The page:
Beyond Cain Velasquez, Mixed Martial Arts a Hit with Latinos

Many people pointed to Cain Velásquez’s heavyweight title victory last October as a milestone moment for Latinos and the Ultimate Fighting Championship.

But for the UFC and its Hispanic marketing initiatives, the defining moment came a week earlier.

To kick off “Fight Week” for UFC 121 in Anaheim, organizers thought it might be neat to hold a little rally at Los Angeles’ historic Olvera Street. A number of Latino boxers had held similar events at the historic downtown plaza.

The UFC did some promotion a few days in advance, primarily through social media. Olvera Street staff told UFC personnel they would probably be set with a couple of security guards.

When Velásquez arrived, the place was mobbed.

“I had the person who runs the venue at Olvera Street come up to me and say, ‘We have done this for 10 years, we have done this with the biggest names in boxing, and this event dwarfs it,” UFC director of Hispanic affairs Brandon Clark recalled. “You can clearly see [the UFC] has resonated within the market. You get out and you can feel.

"It’s there," he added. "Latinos are very well-represented.”

The appeal to the Hispanic demographic is the culmination of aggressive efforts by the UFC, which seeks to both represent and grow the sport of mixed martial arts.

This marketing strategy is why the UFC is able to continue drawing Latino fans, even when the headliner isn’t Latino, as will be the case this Saturday as Georges St. Pierre and Jake Shields square off in UFC 129 in Toronto.

“Of course, it’s any marketer’s dream to have that instant connection, and that’s what a Cain Velásquez does,” Clark said of attracting a Hispanic fanbase. “When Cain won the UFC championship in October, a lot of people watched the UFC for the very first time. But one thing that we know is, ever since Cain won, we’ve seen a lot of people that only came in for the first time, liked it and have returned even though Cain hasn’t been on the card.”

Getting people introduced to the relatively new sport has been one of the biggest challenges.

“Ultimately, it comes down to education and awareness and helping legitimize the brand and the sport,” Clark said. “As much as the UFC has grown in the general market, there’s still an educational component to it. We see that [issue of explaining the sport] as even more important within the Hispanic market.”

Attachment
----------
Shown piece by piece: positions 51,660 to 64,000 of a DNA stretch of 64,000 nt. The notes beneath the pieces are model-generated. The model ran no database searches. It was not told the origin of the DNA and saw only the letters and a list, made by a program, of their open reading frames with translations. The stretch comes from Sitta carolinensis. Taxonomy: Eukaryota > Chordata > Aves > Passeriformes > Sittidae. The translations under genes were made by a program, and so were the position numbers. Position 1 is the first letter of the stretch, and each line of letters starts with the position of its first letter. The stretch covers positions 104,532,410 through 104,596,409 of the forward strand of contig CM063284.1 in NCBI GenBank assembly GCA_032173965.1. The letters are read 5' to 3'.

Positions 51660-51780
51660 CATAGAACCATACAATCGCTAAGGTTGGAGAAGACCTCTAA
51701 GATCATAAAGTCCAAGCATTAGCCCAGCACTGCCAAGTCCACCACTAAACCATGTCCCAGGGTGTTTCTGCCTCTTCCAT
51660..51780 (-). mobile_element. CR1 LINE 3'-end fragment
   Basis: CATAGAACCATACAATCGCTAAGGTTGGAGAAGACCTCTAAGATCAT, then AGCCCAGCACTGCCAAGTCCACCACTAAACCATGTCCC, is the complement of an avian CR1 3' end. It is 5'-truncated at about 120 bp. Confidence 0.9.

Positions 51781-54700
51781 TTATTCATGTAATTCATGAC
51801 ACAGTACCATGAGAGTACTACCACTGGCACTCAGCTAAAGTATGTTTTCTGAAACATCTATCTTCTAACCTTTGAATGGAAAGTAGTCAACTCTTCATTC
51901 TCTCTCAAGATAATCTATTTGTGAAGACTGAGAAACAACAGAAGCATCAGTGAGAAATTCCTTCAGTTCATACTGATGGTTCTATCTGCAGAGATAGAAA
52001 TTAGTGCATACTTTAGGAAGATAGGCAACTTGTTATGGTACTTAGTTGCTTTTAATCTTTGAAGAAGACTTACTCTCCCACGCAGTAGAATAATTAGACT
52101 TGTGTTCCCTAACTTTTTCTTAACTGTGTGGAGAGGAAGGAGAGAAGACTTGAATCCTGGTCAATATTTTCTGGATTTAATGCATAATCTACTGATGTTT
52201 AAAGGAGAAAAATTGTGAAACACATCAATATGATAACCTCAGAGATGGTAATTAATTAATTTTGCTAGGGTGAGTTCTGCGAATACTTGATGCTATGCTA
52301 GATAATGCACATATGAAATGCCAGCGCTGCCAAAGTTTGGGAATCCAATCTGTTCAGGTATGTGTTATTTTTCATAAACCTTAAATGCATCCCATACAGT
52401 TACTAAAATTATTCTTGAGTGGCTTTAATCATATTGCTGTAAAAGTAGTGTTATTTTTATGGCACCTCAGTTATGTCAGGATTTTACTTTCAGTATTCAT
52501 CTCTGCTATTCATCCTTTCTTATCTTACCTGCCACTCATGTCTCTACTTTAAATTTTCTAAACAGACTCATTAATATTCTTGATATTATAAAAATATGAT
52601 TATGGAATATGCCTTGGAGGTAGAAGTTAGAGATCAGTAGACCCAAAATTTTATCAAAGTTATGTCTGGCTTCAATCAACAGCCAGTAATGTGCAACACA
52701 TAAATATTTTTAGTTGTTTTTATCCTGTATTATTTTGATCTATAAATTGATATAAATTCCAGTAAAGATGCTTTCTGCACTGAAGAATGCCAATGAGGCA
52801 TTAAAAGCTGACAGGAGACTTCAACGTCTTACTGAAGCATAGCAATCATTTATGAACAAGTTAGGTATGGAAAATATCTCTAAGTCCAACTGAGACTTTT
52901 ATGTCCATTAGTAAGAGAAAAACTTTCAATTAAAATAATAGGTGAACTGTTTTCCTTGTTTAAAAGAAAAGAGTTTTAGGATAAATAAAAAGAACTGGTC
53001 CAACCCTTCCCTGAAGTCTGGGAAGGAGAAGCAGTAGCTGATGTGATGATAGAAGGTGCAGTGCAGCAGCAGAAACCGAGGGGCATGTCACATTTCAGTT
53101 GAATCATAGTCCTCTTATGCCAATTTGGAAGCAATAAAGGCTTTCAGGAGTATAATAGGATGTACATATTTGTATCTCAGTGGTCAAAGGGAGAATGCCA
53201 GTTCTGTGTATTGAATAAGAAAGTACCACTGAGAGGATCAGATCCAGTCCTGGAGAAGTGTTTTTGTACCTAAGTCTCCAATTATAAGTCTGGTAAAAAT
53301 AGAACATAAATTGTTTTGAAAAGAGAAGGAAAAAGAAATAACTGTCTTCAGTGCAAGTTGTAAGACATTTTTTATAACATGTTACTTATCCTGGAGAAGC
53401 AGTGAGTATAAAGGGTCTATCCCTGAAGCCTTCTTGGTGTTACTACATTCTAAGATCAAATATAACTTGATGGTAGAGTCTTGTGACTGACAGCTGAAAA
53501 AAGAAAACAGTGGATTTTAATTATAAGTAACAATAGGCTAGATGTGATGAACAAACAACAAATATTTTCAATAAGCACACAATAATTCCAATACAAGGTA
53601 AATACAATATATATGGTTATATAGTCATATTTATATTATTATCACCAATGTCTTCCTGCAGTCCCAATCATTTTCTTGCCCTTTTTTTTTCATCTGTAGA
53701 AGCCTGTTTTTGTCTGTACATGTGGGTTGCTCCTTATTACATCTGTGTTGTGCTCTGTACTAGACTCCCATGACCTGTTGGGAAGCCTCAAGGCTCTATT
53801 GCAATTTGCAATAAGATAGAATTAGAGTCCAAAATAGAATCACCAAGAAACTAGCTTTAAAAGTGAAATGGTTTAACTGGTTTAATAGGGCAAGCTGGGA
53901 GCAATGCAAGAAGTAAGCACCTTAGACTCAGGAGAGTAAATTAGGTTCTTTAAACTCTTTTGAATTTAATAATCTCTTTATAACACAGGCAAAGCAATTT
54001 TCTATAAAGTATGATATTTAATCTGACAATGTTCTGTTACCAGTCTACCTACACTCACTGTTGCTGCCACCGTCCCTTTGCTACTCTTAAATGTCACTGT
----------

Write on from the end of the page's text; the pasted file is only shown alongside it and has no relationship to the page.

Just like most successful businesses in America, the UFC understands the value in the Hispanic market. Its executives also recognize the influence and importance of Latino fans in boxing, another combat sport. 

However, mixed martial arts used to lag in attracting this key audience. So two years ago, the UFC revamped its approach and made a major push toward attracting a Hispanic audience. In 2008, the company had one staffer dedicated to all things Hispanic marketing. 

Now, there are six.

Last July, the UFC launched a Spanish-language pay-per-view television production option, breaking away from simply going the traditional SAP route for those seeking Spanish-language programming. This endeavor encompasses everything from the graphics to the on-camera talent.

On-demand Spanish-language content is available both online and through major cable providers. A media partnership with Univision also has helped the UFC reach Spanish-language viewers.

The company’s digital presence is equally aggressive. Like many other sports organizations, the UFC has a Spanish-language site in This week, UFC also unveiled, a site that seeks to engage the bilingual, bicultural U.S. Latino.

In terms of social media presence, an area where UFC has been incredibly successful overall, the company has a Latino presence on both Facebook and Twitter.

The work has paid off. According to Simmons research, Hispanics now make up 20 percent of the sport’s key male 18-34 demographic. By those same numbers, almost 40 percent of Hispanic males 18-34 identify as avid UFC fans, while less than a quarter of non-Latinos in that audience do. 

Hispanics also are more likely to purchase pay-per-view fights, which is at the core of the UFC business model.

For a company that only began to target the Hispanic market over the last few years, those numbers indicate success – even if the UFC is a little more reserved.

“The term I would use in terms of our growth and the company is ‘very satisfied’ as far as the investment they’ve put in the last year and a half,” Clark said. “It’s been extremely encouraging.”

With all evidence (including the 2010 Census) pointing to a growing and increasingly influential U.S. Latino demographic, the UFC is also extremely well positioned for continued success amongst Hispanic fans in the future.

Maria Burns Ortiz is a freelance sports journalist, chair of the National Association of Hispanic Journalists' Sports Task Force, and a regular contributor to Fox News Latino. Follow her on Twitter: @BurnsOrtiz

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